How NATO has positioned its forces on Europe's eastern flank

NATO readies to defend its borders: How the alliance has positioned its forces on Europe’s eastern flank over fears Russia will not stop at Ukraine

  • Thousands of troops, backed by air and naval support, have been sent to protect allies near Russia and Ukraine in response to Putin’s decision to invade
  • In recent days, British troops have arrived in Estonia while Norwegian soldiers landed in Lithuania as they bolster NATO’s eastern flank
  • The United States recently reinforced the region with some 5,000 additional troops deployed to Poland and Romania 

The Russian invasion of Ukraine has seen a build-up of NATO troops deployed across eastern Europe in an effort to further reinforce the region.

Thousands of troops, backed by air and naval support, have been sent to protect allies near Russia and Ukraine in response to Vladimir Putin’s decision to invade.    

The size of NATO battlegroups in Lithuania, Latvia and Estonia, once ruled from Moscow but now part of the European Union, are set to almost double from 3,400 troops at the start of the year to more than 6,000 in the near future.

In recent days, British troops have arrived in Estonia while Norwegian soldiers landed in Lithuania as they bolster NATO’s eastern flank amid fears Russia will not stop at Ukraine and invade the former Soviet states as well.

The United States recently reinforced the region with some 5,000 additional troops deployed to Poland and Romania. Both NATO countries border Ukraine, which is not part of NATO. 

A number of French troops were traveling to Romania on Tuesday to further strengthen the region, NATO secretary-general Jens Stoltenberg said. 

The alliance is to discuss further reinforcement steps at its next summit in June in Madrid.

U.S. soldiers line up at an airport in Bavaria, Germany, after they were transferred from Nuremberg, on Tuesday

Tanks uploaded on military truck platforms as a part of additional British troops and military equipment arrive at Estonia’s NATO Battle Group base in Tapa, Estonia, on Friday

Dutch soldiers of the Air Mobile Brigade in Assen arrive at Schiphol Airport for a military exercise which was supposed to take place in Germany, but has been moved to northeast Romania due to the Russian invasion of Ukraine, on Monday

Norwegian soldiers of the NATO enhanced forward presence battalion pose at a military plane as they arrive at an airport in Kaunas, Lithuania, on Sunday

It is Nato’s responsibility to ‘ensure that we don’t see a development where a conflict in Ukraine spiralled out of control and becomes a full-fledged confrontation between Nato and Russia in Europe,’ Mr Stoltenberg said.

He said alliance commanders are insisting that they are ‘able to maintain deconfliction (contacts) with Russia’.

Meanwhile, an additional NATO battlegroup is being formed for Slovakia in response to Russia’s invasion of Ukraine, which will include 1,500 troops in total. 

The battlegroup will include 1,200 foreign troops and a Patriot missile defence system manned by German and Dutch personnel, Slovak Defence Minister Jaroslav Nad said on Saturday.       

NATO-member Slovakia shares a border with Ukraine and does not currently have foreign soldiers stationed on its territory.

NATO pledged to further reinforce its eastern flank after Russia attacked Ukraine this week. 

Slovakia will provide 300 soldiers to the NATO battlegroup, he said, taking its total size to 1,500. Slovakia was also in talks on providing troops for the Czech Republic, Poland and Slovenia, he said.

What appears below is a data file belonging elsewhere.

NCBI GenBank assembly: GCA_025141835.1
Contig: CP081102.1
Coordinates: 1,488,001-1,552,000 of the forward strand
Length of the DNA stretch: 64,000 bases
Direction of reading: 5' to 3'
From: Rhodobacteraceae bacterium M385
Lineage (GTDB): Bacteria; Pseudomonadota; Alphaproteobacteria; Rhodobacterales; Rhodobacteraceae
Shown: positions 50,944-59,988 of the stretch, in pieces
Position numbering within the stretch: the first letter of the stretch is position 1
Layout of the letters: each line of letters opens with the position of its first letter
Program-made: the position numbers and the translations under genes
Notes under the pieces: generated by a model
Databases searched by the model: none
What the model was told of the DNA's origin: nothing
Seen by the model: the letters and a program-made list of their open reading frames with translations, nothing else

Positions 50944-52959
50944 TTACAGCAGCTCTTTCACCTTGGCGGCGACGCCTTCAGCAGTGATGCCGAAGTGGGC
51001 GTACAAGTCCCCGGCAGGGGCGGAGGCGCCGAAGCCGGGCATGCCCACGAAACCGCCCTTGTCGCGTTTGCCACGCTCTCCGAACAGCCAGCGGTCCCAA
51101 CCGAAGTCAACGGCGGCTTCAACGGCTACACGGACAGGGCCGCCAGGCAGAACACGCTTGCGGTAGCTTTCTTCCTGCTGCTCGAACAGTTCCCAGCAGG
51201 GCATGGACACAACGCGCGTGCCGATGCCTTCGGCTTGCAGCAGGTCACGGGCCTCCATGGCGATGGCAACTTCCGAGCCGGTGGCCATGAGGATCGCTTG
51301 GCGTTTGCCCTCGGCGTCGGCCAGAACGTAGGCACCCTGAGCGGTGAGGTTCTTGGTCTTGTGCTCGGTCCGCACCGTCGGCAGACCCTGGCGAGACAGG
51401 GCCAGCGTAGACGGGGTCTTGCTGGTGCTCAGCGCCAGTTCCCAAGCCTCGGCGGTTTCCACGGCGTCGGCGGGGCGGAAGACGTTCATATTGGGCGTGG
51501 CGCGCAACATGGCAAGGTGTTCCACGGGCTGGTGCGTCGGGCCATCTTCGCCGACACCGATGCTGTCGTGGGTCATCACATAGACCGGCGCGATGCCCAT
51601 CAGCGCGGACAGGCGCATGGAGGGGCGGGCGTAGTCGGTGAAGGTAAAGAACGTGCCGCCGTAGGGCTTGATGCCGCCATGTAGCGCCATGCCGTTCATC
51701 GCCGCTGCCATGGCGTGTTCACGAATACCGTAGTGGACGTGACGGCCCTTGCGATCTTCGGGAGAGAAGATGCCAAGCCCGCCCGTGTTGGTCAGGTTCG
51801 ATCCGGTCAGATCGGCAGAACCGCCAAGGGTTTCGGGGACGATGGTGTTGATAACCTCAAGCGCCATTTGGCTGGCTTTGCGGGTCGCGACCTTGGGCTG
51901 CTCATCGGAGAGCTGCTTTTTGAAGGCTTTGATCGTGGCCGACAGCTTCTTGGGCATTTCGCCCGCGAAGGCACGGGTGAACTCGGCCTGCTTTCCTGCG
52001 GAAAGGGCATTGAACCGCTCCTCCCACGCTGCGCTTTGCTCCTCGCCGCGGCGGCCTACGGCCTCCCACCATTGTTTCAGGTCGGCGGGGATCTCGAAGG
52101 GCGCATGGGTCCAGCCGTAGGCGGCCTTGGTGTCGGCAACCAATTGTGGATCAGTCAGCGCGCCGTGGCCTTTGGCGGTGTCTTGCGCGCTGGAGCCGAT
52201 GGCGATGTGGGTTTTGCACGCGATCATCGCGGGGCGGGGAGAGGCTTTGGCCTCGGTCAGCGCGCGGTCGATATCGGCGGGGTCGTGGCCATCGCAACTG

German soldiers comprise about half of a 1,100-strong NATO battlegroup in Lithuania that includes troops from Belgium, the Czech Republic, Luxembourg, the Netherlands and Norway.

French soldiers of the 27th Battalion of Alpine Hunters listen to a speech at French air force base in Istres before their departure to Romania as part of the NATO’s military reinforcement following Russia’s invasion of Ukraine on Tuesday

Separately, Britain is reinforcing the British-led NATO battlegroup in Estonia with 800 troops. The UK has also sent Challenger 2 tanks and armoured vehicles of the Royal Welsh battlegroup to the country from Germany.

After these and expected future reinforcements, NATO forces in the Baltic States – Lithuania, Latvia and Estonia – will almost double and will reach more than 6,000 troops in three battlegroups in each country, Lithuania’s Defence Minister Arvydas Anusauskas told Reuters. 

The NATO troops in the three countires numbered about 3,400 at the beginning of the year.

Meanwhile, the UK has sent HMS Trent and HMS Diamond, a Type 45 destroyer, to conduct NATO exercises with Merlin helicopters and RAF P8 Poseidon Maritime Patrol Aircraft in the eastern Mediterranean.  

Last week, Stoltenberg said NATO will send part of its Response Force and elements of a quickly deployable spearhead unit to the alliance’s eastern flank. It’s the first time the force has been used to defend NATO allies.  

Stoltenberg did not say how many troops would be sent or where they might go, but he did confirm that the move would involve land, sea and air power. 

In response to Europe’s biggest security crisis in decades, Stoltenberg said: ‘We are now deploying the NATO Response Force for the first time in a collective defense context. We speak about thousands of troops. We speak about air and maritime capabilities.’

The NRF can number up to 40,000 troops, but Stoltenberg said that NATO would not be deploying the entire force. Parts of a spearhead unit known in NATO jargon as the Very High Readiness Joint Task Force, which is currently led by France, will also be sent.

The announcement came after NATO members, ranging from Russia’s neighbor Estonia in the north down around the west of conflict-hit Ukraine to Bulgaria on the Black Sea coast, triggered urgent consultations Thursday about their security amid concerns from the invasion.

‘We will continue to take all measures and decisions required to ensure the security and defense of all allies,’ the leaders said in a statement. ‘We will make all deployments necessary to ensure strong and credible deterrence and defense across the alliance, now and in the future.’

A convoy of British armoured vehicles of the Royal Welsh Battlegroup is on the way to Estonia driving through Liepupe, Latvia, on Friday